TypeContrastResulting Attributes
Hue (Color)
PrimaryMaximumEmotionally Active
Aesthetically Dynamic
Spatially In Depth
SecondaryMinimumEmotionally Passive
Aesthetically Decorative
Spatially Static
Chroma (Intensity)
StrongMaximumEmotionally Active
Aesthetically Dynamic
Spatially In Depth
WeakMinimumEmotionally Passive
Aesthetically Decorative
Spatially Static
Light, Dark, BrightMaximumEmotionally Active
Aesthetically Dynamic
Spatially In Depth
Gray or DullMinimumEmotionally Passive
Aesthetically Decorative
Spatially Static

As you can see from the table the Color element is mult-faceted in terms of the Alphabet.

This analysis is based on the work of Albert H. Munsell, who in 1905 delineated these three components of color so that it could be treated in a scientific manner.

  • Hue is the name of the color: red, blue, etc.
  • Chroma is the amount of intensity in a color, whether it is intensely strong, intensely weak, or somewhere in between.
  • Value is the brightness or dullness of a color, the amount of light in the color.

Munsell’s analysis of the components of color made it possible to produce colors of the same value and intensity. He developed charts and graphs which were scientific and permitted color to be reproduced exactly the same anywhere. For instance, painters who wanted a decorative sign could paint all of the colors at the same value or intensity by using a scientific formula.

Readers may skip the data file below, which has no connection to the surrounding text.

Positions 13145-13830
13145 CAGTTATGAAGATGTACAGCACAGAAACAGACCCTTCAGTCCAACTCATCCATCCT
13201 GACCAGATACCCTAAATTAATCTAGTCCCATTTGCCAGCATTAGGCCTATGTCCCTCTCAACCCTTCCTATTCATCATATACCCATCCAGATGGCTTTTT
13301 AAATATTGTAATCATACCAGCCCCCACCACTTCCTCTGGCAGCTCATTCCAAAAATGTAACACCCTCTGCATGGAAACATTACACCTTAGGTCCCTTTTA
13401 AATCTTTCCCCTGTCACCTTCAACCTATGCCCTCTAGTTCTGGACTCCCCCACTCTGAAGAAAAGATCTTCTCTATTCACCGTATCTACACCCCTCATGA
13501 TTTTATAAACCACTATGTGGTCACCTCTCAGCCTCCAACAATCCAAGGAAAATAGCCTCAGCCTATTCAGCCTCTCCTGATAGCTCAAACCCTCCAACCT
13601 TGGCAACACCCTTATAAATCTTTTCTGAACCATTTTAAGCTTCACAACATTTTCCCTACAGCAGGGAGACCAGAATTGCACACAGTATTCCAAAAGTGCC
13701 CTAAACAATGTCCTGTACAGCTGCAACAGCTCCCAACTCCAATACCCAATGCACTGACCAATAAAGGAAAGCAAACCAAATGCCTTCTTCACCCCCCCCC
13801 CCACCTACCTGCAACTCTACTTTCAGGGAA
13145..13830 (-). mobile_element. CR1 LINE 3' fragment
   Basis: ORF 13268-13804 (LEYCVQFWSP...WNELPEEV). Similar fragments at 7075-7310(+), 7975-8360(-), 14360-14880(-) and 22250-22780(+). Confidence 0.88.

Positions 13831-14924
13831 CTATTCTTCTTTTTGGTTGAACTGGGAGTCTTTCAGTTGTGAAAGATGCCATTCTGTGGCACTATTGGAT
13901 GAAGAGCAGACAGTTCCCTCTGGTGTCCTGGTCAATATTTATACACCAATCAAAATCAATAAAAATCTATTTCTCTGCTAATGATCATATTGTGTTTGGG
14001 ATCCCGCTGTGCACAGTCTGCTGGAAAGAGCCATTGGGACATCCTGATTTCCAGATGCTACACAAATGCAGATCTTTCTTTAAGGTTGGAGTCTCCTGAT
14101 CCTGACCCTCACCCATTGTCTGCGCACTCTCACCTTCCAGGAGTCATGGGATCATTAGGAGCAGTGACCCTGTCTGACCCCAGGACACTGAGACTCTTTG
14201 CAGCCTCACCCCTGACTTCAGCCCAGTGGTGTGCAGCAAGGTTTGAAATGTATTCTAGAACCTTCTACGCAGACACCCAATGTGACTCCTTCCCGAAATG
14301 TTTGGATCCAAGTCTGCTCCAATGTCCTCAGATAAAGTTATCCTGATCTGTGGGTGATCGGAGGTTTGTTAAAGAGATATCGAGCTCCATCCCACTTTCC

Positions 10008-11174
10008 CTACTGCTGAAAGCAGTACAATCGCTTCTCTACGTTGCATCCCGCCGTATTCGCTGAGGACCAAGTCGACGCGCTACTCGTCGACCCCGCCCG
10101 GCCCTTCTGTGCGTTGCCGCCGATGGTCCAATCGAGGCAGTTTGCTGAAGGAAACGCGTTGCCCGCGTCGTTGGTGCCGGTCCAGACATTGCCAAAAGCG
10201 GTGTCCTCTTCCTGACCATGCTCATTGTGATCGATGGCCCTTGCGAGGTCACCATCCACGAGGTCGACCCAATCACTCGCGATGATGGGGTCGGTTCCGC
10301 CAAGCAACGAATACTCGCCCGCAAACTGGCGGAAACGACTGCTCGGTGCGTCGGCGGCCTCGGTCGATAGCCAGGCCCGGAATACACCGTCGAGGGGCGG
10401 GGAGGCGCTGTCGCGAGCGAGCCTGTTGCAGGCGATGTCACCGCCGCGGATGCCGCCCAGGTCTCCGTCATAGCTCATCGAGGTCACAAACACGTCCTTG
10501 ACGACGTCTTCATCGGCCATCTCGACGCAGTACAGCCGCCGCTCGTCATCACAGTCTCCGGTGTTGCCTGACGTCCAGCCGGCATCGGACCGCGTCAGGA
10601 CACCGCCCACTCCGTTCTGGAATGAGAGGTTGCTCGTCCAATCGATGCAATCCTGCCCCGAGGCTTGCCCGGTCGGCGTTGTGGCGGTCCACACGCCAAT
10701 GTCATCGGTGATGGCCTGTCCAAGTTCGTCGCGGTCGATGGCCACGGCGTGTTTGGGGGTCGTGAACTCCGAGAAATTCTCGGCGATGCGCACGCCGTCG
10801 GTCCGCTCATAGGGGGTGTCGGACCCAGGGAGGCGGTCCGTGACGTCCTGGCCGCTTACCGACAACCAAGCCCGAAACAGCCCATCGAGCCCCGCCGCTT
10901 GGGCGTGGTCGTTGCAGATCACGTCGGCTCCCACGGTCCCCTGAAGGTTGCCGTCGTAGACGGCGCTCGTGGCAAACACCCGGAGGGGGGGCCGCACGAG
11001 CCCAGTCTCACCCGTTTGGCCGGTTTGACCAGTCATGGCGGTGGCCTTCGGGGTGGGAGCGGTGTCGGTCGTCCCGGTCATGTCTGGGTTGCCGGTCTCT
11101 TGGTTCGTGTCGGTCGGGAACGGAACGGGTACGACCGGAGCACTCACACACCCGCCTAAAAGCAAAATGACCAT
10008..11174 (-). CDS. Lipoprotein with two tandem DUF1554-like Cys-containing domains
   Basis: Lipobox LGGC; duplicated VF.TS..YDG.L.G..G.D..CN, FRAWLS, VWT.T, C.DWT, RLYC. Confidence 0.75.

This wheel shows the principal hues of Munsell Hue. Inside the wheel, the notation for Munsell Hue can also be seen.



Temperature can also be considered an aspect of color. There are warm colors: reds, oranges, yellows, and cool colors such as blues and greens.

There has also been some study of the way color affects how people feel and how the retina of the eye reacts to color. An application of this is the fact that doctors wear green in the operating room to rest their eyes from red. This has to do with the way the retina reacts to those two colors. Hospitals sometimes put depressed people in warm-colored rooms to make them feel less depressed, and overstimulated people in cool-colored rooms to aid in quieting them down.


Not many artists have mastered the science of color. An exception, remarkable because it was the use of color on a three-dimensional object, was the Egyptian artists who sculpted the Head of Nefertiti.

Another sculptor who seemed to have mastered color is Marisol Escabar, who had the good fortune to study with the German master of color, Hans Hoffman. A fine example is the piece below, titled Women and Dog.


Try It

Compare the use of color in these two paintings by Paul Cezanne.

In the still life, the colors are muted, with low chroma (intensity) and dull value. This creates a static and restful effect.

In the landscape, while the colors are still mostly secondary (minimum contrast) the chroma is stronger and the there is more contrast in the value (dark/bright). This results in a more active and dynamic pictorial effect.

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